EU State Aid Policy : Poland’s Perspective on Evolution
Ambroziak, Adam A.
MetadataShow full item record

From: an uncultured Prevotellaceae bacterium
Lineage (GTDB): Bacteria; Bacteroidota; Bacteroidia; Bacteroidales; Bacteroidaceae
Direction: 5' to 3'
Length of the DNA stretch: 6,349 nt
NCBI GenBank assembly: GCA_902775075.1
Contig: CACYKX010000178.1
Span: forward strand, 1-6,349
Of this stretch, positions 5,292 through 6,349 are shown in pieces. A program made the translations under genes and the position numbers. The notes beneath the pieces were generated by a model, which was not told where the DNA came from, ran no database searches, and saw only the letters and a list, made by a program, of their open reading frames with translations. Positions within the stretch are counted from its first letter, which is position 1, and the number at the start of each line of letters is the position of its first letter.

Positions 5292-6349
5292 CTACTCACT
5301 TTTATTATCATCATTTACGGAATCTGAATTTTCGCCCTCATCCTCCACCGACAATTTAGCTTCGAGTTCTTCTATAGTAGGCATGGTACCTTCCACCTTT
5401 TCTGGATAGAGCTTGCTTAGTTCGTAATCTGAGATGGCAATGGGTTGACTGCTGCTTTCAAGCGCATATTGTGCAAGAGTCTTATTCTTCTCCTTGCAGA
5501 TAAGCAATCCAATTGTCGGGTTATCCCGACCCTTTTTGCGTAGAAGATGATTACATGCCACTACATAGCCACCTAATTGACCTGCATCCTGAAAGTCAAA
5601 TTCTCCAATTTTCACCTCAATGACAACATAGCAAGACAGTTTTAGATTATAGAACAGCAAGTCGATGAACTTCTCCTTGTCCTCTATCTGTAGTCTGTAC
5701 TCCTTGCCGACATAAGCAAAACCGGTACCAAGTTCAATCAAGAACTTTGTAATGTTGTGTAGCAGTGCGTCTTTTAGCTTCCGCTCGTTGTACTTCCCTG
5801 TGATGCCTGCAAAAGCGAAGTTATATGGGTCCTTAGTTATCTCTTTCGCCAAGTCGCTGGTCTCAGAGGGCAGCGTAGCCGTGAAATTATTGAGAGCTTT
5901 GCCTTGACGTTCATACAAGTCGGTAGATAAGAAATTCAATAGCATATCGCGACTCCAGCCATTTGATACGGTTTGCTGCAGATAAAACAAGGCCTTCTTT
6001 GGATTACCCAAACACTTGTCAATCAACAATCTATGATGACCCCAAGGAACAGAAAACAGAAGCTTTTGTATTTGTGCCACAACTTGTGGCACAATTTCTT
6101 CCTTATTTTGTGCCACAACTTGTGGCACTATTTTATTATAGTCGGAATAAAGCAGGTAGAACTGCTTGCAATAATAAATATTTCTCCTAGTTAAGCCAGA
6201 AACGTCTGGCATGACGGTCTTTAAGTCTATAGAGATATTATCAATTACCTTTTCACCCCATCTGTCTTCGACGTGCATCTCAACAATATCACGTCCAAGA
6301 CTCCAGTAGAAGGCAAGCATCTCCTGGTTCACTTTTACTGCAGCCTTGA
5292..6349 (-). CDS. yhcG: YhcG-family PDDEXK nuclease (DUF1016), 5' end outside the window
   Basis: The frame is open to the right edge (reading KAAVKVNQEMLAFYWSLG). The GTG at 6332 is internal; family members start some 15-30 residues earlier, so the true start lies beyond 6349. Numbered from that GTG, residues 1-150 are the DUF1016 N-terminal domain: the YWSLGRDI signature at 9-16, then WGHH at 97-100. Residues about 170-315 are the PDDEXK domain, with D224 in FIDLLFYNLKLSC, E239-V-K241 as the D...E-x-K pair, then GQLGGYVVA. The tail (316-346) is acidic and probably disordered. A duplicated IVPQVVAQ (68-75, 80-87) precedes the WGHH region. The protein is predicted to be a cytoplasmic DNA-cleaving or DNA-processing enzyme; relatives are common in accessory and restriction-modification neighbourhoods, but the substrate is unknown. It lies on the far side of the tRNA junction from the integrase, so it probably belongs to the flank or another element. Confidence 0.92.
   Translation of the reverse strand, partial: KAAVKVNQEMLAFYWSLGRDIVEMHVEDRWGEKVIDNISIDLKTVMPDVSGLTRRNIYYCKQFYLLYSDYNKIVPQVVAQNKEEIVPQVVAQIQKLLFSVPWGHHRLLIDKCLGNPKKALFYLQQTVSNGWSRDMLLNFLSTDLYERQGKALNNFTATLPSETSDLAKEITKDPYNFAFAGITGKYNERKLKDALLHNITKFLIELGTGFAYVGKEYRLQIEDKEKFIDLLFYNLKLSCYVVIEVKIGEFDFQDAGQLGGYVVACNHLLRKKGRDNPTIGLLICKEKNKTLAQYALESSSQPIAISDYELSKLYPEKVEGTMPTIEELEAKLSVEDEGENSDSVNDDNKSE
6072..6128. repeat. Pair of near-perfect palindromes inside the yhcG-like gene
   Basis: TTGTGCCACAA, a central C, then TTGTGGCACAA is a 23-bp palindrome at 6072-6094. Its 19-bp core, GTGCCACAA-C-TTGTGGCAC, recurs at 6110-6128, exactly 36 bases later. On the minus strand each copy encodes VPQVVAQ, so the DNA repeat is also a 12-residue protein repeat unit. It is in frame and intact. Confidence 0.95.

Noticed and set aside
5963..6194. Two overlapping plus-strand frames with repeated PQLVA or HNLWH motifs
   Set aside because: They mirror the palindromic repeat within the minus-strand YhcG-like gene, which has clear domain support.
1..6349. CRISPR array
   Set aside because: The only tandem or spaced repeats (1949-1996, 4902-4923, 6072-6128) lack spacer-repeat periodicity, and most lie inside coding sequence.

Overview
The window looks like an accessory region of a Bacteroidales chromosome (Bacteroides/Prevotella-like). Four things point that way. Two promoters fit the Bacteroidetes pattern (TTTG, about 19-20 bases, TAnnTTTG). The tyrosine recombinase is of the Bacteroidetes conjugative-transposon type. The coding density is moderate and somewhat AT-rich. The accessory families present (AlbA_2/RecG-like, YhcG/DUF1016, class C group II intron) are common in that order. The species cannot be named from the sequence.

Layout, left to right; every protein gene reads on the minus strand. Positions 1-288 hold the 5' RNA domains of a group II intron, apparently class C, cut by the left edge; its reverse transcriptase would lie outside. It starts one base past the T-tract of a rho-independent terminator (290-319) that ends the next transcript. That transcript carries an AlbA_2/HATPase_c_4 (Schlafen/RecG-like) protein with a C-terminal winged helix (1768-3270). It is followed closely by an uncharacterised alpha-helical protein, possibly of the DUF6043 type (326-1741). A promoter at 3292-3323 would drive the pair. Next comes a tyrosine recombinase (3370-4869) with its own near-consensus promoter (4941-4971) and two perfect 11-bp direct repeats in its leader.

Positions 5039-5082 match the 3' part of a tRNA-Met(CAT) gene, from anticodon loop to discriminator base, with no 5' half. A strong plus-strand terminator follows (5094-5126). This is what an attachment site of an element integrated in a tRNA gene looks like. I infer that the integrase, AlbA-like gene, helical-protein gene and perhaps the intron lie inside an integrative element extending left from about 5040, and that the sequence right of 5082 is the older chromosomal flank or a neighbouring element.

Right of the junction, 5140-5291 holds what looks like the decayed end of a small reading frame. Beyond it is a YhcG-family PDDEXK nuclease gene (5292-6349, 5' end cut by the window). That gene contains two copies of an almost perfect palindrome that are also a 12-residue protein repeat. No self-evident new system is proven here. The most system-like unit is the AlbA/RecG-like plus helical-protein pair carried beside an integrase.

The state aid provisions of the Treaty on the Functioning of the European Union have remained unchanged practically since the beginning of the European economic integration. The same wording can be found already in the Treaty establishing the European Economic Community signed in 1957. Subsequent amendments to the first Treaty, dictated by the new economic challenges, such as the building of the EU internal market (Single European Act of 1986) or the Economic and Monetary Union (Maastricht Treaty of 1992), as well as political motivations (Treaty of Amsterdam, Treaty of Lisbon) and subsequent enlargements of the EU (in 1973, 1981, 1986, 1995, 2004, and 2013) did not introduce any material changes except replacing the term “common market” with “internal market” in the Treaty on the Functioning of the European Union. Does it mean that after more than 60 years when these provisions have been binding, they should be modified to, as some people suggest, in order to better reflect today’s challenges? What position should Poland adopt in this field? To answer these questions, we need to take a closer look at premises and circumstances surrounding the adoption of this provision, its nature and consequences for the entire EU and for individual Member States, including Poland in the association period and over fifteen years of the country’s EU membership.